Robots’ cameras provide an extensive flow of data from which the interesting information must be selected and any information not of interest must be ignored. This is known as selective visual attention. There are two aspects of visual attention, the global (overt attention) and the local (covert attention). Local attention [29,30,31] consists of selecting within an image the data that interest us. Global attention consists of selecting objects of interest in the environment around the robot, beyond the current visual field, and directing the gaze towards them [32,33].
The visual representation of interesting objects in the vicinity of the robot can improve the quality of robot behavior, as well as the ability to handle more information when making decisions. This poses a problem when the objects are not in the immediate field of vision. To solve this problem, omnidirectional vision is used in some works [34]; in others, a normal camera and a global attention mechanism are used [30,35], which allow samples to be quickly taken from a very wide area of interest. The use of camera movement to facilitate the recognition of objects was proposed by Ballard et al. [36] and is used, for example, to distinguish between different shapes in the images [31].
In his thesis, Rodríguez–Sánchez [37] defined a biology-inspired model for the representation of forms that included intermediate layers of visual representation corresponding to the layers that exist in the natural visual cortex (Figure 3), something not previously explored in the literature, and which shows they have a direct impact on the selection of color and 2D shapes. Furthermore, their combination leads to the formation of selective neurons.
Two in-depth comparative studies [38,39] present different taxonomies of up to 65 models. These works provide a critical comparison of approaches, and their capacities and deficiencies. In particular, more than a dozen criteria derived from behavioral and computational studies are formulated for the qualitative comparison of care models. In addition, these works address several challenging problems presented by the models, including the biological plausibility of the calculations, the correlation with eye movement data-sets, ascending and descending dissociation, and the construction of meaningful performance measures.

3. Design of the Visual System

The perceptive system developed was tested on the robotic platform PiBot with its PiCamera mounted on a pan unit (Figure 4), which is based on the Raspberry Pi board [40]. It is designed, however, for any autonomous robots that use a single mobile camera, like that on the head of humanoids (e.g., Nao robots, used in the RoboCup competition) or in robots with pan-tilt units. It receives data from robot sensors (Figure 5), such as camera and encoders, and extracts refined information, such as the description of the objects around the robot or the robot position. This information is provided to other actuation components like the navigation algorithm or other control units. All the code is publicly available in its GitLab repository (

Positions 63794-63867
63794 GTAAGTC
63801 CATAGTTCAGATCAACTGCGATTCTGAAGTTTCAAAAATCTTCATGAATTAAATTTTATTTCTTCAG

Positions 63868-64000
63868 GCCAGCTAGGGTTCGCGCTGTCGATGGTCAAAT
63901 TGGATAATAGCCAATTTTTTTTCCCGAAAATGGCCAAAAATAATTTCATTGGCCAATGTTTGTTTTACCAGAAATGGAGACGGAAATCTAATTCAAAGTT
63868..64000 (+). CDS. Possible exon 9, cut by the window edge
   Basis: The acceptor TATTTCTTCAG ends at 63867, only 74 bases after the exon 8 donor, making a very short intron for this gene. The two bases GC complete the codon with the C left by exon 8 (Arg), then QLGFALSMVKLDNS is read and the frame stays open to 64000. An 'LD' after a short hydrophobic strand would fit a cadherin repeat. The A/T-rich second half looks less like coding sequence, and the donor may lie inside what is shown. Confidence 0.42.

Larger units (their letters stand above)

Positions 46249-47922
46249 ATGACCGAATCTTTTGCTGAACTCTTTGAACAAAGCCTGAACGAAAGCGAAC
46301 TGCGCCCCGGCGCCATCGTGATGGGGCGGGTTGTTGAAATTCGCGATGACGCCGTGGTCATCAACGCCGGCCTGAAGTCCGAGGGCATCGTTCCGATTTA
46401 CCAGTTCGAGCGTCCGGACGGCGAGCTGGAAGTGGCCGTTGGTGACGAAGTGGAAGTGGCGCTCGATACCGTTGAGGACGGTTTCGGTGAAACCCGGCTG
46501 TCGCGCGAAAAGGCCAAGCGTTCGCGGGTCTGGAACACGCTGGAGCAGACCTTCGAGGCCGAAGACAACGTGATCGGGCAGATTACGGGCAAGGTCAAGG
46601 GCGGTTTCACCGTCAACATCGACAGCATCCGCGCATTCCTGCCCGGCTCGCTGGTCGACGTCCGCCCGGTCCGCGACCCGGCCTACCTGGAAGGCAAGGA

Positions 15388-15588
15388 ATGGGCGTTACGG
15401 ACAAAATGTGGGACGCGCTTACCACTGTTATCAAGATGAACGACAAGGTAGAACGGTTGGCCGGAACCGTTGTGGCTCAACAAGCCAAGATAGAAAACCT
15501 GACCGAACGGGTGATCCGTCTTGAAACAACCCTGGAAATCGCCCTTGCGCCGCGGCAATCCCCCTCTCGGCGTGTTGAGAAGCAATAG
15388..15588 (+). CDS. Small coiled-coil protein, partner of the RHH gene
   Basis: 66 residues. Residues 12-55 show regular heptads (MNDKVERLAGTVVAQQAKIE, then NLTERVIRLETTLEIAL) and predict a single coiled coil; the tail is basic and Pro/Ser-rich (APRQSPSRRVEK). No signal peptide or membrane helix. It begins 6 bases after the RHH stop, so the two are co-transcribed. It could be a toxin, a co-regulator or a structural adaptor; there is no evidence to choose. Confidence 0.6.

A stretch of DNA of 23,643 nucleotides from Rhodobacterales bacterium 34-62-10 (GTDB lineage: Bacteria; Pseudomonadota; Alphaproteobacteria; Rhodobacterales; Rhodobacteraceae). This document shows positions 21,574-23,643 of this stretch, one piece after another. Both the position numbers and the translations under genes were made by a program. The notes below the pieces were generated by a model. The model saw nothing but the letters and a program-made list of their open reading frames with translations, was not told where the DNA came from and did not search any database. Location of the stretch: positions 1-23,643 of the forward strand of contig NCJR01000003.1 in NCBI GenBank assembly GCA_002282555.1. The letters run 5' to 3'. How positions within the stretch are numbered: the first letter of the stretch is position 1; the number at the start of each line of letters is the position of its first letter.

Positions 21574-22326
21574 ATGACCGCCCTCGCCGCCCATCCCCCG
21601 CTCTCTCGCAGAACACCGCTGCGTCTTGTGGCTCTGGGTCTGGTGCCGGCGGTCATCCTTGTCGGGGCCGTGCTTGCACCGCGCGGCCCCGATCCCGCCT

The goal of the visual system is to create a local short-term visual memory to store and keep up-to-date basic information about objects in the scene surrounding the robot as well as to detect complex objects such as human faces.
The first stage of the system is 2D analysis, which detects 2D points corresponding to the bottom edges of objects. The 3D reconstruction algorithm then places these points in 3D space according to the ground-hypothesis; that is, we suppose that all objects are flat on the floor. Finally, the 3D memory system stores their position in 3D space.
In addition, the system has a complex object detector which detects, for example, human faces ( This feature of the visual system allows human faces around the scene to be tracked, and will be enhanced with new objects: traffic signals or face identity recognition, using new powerful hardware such as Jetson Nano.
In this section, we will see the various components of our implemented visual memory system, allowing the field of vision to be extended to the entire scene surrounding the robot, not just the immediate visual field.

4. Visual Memory

The goal of our visual memory is to store the information about the objects surrounding the robot, with a wide field of view perceived by the camera mounted over the pan unit.

4.1. 2D Image Processing

The first stage of the visual memory is a 2D analysis, which extracts 2D points as a basic primitive to obtain object contours ( In prior implementations, the classic Canny edge filter was used, but it was too slow to run on this board, and insufficiently accurate and robust. Its outcomes tended not to be fully effective. Later, the Laplacian edge detector was used, improving the results.